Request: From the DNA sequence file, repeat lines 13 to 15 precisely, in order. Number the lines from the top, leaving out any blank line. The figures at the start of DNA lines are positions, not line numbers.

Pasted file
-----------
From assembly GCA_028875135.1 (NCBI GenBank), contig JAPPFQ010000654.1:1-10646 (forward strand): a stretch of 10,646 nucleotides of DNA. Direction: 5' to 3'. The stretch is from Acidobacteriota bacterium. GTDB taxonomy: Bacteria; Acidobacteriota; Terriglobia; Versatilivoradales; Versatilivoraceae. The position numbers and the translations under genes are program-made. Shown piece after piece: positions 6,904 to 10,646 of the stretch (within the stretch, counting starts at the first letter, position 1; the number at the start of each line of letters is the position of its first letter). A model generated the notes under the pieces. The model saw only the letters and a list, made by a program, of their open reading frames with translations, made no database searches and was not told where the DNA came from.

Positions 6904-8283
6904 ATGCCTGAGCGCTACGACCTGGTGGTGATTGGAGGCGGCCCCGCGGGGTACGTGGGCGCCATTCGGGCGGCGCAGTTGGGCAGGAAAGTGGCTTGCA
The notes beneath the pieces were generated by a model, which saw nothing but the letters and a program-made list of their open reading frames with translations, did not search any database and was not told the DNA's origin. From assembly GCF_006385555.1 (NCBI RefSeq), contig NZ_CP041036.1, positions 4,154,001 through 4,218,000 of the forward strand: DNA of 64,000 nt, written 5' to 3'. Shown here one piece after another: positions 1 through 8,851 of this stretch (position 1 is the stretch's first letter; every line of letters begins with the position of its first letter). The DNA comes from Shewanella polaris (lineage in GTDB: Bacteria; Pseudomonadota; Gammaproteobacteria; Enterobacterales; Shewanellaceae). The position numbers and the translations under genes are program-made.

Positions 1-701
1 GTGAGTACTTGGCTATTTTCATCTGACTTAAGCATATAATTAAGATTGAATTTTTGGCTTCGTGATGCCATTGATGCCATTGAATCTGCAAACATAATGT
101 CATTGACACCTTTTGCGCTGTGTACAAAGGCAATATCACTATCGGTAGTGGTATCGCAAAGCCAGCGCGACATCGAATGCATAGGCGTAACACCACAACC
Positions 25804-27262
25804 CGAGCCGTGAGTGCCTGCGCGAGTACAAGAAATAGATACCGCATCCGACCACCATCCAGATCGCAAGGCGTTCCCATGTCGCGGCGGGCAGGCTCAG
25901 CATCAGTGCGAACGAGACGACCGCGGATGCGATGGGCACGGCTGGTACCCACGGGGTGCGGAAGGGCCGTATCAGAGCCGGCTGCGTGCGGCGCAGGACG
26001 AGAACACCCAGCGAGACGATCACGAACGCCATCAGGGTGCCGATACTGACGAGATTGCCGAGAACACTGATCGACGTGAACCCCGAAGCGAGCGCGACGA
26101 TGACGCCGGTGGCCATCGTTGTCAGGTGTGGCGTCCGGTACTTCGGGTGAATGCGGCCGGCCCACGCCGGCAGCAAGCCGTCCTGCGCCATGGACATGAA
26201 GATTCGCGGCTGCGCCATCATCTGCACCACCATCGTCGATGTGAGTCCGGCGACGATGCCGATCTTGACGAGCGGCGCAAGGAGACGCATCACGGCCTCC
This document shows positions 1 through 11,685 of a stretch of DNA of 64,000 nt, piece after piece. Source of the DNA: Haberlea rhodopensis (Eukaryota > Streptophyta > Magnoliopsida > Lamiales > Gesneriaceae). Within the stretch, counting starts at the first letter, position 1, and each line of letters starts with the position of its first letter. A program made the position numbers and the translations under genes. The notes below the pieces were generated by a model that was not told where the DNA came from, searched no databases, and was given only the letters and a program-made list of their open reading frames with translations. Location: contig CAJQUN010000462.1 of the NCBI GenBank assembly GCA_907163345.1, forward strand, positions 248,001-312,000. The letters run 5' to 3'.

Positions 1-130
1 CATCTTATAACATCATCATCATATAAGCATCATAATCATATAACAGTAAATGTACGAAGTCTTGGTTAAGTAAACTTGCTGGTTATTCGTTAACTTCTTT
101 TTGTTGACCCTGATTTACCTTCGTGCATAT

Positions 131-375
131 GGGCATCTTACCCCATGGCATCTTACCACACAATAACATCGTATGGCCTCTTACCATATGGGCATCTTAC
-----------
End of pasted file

26201 GATTCGCGGCTGCGCCATCATCTGCACCACCATCGTCGATGTGAGTCCGGCGACGATGCCGATCTTGACGAGCGGCGCAAGGAGACGCATCACGGCCTCC
This document shows positions 1 through 11,685 of a stretch of DNA of 64,000 nt, piece after piece. Source of the DNA: Haberlea rhodopensis (Eukaryota > Streptophyta > Magnoliopsida > Lamiales > Gesneriaceae). Within the stretch, counting starts at the first letter, position 1, and each line of letters starts with the position of its first letter. A program made the position numbers and the translations under genes. The notes below the pieces were generated by a model that was not told where the DNA came from, searched no databases, and was given only the letters and a program-made list of their open reading frames with translations. Location: contig CAJQUN010000462.1 of the NCBI GenBank assembly GCA_907163345.1, forward strand, positions 248,001-312,000. The letters run 5' to 3'.

Positions 1-130